If you're playing as Jade, your job is to steer the car. If you're playing as Ghost (the game lets you choose which character you'll play through as, to provide replay value in a game that most sane individuals won't even want to play through once) you get to man the guns. Either way, you're racing through the same streets, chased by misguided police. Overall, the experience as Angel is more satisfying. You aim and you shoot. Hard for any developer to mess that up (though Electronic Arts does things much better with the James Bond games). If you happened to choose Jade, though, prepare for some grief as you discover that your car moves with the grace of an elephant on roller skates. Careen through grayish-green streets that all look the same, up to the end. Then you discover that you have to kill time for a minute or two while avoiding pursuit. Why? So a gate can open. At this point, I kept returning to the gate, hoping it had opened, but of course it hadn't. There's no real on-screen timer, so you just have to sort of guess about when you can proceed. The whole time, police cars are ramming you and shooting at you. Fun? Hardly.
And on, and on, and on. I'll refrain from giving you a description of each level. They're not so different, one from the next. The scenery changes, the objectives grow more pathetic, and you find yourself wondering more and more why you're wasting your time. There are better games you could be playing, after all, and maybe you can even go watch paint dry. That won't sound so bad. Seriously, it won't.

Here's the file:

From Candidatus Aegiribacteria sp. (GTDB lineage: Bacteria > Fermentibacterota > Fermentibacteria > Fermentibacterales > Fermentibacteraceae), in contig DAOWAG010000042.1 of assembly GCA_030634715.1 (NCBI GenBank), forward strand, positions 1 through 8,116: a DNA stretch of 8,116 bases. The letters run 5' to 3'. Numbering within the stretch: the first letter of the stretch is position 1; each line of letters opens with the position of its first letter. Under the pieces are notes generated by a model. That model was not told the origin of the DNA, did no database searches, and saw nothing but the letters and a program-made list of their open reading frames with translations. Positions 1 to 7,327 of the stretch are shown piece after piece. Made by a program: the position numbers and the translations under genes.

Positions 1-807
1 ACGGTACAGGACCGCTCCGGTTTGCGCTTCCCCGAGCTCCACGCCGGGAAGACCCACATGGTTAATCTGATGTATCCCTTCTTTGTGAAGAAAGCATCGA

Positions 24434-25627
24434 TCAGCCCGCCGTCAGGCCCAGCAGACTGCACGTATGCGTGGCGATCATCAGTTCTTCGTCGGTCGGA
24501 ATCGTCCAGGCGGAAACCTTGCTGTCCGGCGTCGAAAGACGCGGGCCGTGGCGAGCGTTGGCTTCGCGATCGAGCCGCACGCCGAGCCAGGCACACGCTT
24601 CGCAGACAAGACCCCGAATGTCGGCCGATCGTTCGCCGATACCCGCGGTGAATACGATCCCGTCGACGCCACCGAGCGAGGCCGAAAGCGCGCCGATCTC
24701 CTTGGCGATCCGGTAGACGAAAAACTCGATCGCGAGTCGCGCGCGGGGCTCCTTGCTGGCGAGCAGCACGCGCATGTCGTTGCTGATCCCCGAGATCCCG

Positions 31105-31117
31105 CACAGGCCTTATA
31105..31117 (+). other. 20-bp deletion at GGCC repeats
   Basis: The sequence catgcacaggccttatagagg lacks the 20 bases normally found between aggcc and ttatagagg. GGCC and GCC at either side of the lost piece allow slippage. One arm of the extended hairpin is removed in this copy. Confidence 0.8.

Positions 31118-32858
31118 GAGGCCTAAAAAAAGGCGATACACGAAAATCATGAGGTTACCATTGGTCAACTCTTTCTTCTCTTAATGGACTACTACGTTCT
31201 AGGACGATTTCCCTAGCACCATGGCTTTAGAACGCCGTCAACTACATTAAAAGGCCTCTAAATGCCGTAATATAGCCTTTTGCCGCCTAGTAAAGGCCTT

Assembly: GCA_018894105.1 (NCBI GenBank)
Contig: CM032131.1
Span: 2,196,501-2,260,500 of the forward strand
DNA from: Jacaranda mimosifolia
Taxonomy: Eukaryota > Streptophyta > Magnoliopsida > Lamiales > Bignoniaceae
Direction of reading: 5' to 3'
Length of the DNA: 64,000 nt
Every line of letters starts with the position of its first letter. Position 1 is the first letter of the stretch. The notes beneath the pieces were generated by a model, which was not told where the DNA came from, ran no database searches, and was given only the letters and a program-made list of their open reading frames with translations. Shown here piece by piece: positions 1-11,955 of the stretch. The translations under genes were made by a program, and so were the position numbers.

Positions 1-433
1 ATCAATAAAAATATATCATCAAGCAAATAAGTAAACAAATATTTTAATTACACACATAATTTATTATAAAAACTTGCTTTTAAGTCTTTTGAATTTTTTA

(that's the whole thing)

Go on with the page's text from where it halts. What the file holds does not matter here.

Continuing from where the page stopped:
Speaking of sound, perhaps I shouldn't. Aside from the infrequent cinema scenes, there's not really any reason to have the audio playing. Everything has the same generic sound to it that you might expect from other products licensed from movies, but certainly not from a project based on The Matrix.
And there we are, down to the simple truth about the game: The Matrix was cool and Enter the Matrix will have you wishing you were in a theatre so you could head for the exit. If you absolutely must play it because you figure I can't be right (after all, I'm only one person and the game sold like crazy in the weeks following its release), go ahead and give this one a rental. Better to waste three dollars than fifty.
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Staff review by Jason Venter (October 03, 2003)
Jason Venter has been playing games for 30 years, since discovering the Apple IIe version of Mario Bros. in his elementary school days. Now he writes about them, here at HonestGamers and also at other sites that agree to pay him for his words.